Competency is defined by Bogo et al (2004) as “a complex set of behaviors that demonstrate possession of knowledge, skills and attitudes held to a standard associated with effective practice” (p. 418). Although in its infancy, assessment of social work competence is required for institutional accreditation, and benchmarks are set by each program for determining adequate performance by students. In field education, if a percentage of students fall below the benchmark, alarm bells should ring and action is required to clarify and fix the problem through curriculum and/or field changes.
If, on the other hand, the benchmarks are met and only the occasional student falls below the established criteria, this important data source is frequently not utilized as a method of feedback to stimulate further inquiry. The potential question then becomes the following: in addition to assessing individual student competencies, what else might educators do with the information gathered about student self-assessment in field and about how competent field instructors evaluate their students to be?
The position advanced in this paper is that field data showing that benchmarks have been met still provide information that can be used in the assessment feedback loop. These data support the continuous quality improvement process by which social work programs review, evaluate, and improve their curriculum content, teaching methods, and ultimately their practice mission through university and agency dialogue. In this paper, we present a model of how this process can be developed using data related to the policy competency as an example.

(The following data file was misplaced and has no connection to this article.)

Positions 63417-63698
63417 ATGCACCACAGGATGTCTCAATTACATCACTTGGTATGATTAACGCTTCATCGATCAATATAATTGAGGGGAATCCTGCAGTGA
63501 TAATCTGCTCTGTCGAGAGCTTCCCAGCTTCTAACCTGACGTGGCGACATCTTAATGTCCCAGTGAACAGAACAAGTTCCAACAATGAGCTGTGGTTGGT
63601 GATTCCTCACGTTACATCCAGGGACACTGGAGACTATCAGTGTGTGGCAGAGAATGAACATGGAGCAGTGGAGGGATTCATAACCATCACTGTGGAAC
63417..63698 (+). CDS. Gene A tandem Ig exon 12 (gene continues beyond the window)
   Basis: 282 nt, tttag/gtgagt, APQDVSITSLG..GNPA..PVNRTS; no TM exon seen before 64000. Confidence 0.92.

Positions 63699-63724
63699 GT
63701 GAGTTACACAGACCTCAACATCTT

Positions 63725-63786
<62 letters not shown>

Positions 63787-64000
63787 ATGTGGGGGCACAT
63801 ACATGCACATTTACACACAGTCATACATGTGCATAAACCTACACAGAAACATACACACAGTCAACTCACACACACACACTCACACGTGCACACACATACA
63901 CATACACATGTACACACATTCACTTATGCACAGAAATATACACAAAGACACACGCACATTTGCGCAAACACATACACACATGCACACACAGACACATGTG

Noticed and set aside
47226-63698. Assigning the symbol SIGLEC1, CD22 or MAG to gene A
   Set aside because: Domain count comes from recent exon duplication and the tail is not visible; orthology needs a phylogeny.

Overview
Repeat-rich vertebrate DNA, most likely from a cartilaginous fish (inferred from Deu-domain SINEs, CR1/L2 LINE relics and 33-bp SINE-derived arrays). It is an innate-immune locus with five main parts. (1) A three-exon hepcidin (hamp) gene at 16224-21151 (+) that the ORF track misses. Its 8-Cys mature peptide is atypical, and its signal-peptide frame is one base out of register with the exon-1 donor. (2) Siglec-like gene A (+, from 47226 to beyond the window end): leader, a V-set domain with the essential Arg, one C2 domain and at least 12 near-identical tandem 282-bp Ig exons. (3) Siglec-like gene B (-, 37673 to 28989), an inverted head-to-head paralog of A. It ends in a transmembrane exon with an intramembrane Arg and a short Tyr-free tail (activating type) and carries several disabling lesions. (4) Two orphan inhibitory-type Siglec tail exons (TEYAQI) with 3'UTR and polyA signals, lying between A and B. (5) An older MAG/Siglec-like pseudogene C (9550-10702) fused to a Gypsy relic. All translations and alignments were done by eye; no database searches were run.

The Policy Enigma
Lower-than-average scores in Competency 8 (the policy competency1) in one school’s BASW and MSW programs became the starting point for developing a process to make better use of the accumulated field outcome assessment data. The data showed that student and field instructor assessments in the policy competency were generally rated below the other nine competencies over a two-year period from fall 2009 to spring 2011. Field faculty also noted that field instructors generally rated students higher on the practice behaviors related to this competency than the students rated themselves. Social work practitioners understand that policy affects service delivery, and they actively engage in policy practice. Social workers know the history and current structures of social policies and services, the role of policy in service delivery, and the role of practice in policy development. According to the CSWE (2008) social workers must, “analyze, formulate, and advocate for policies that advance social well-being; and collaborate with colleagues and clients for effective policy action” (p. 6).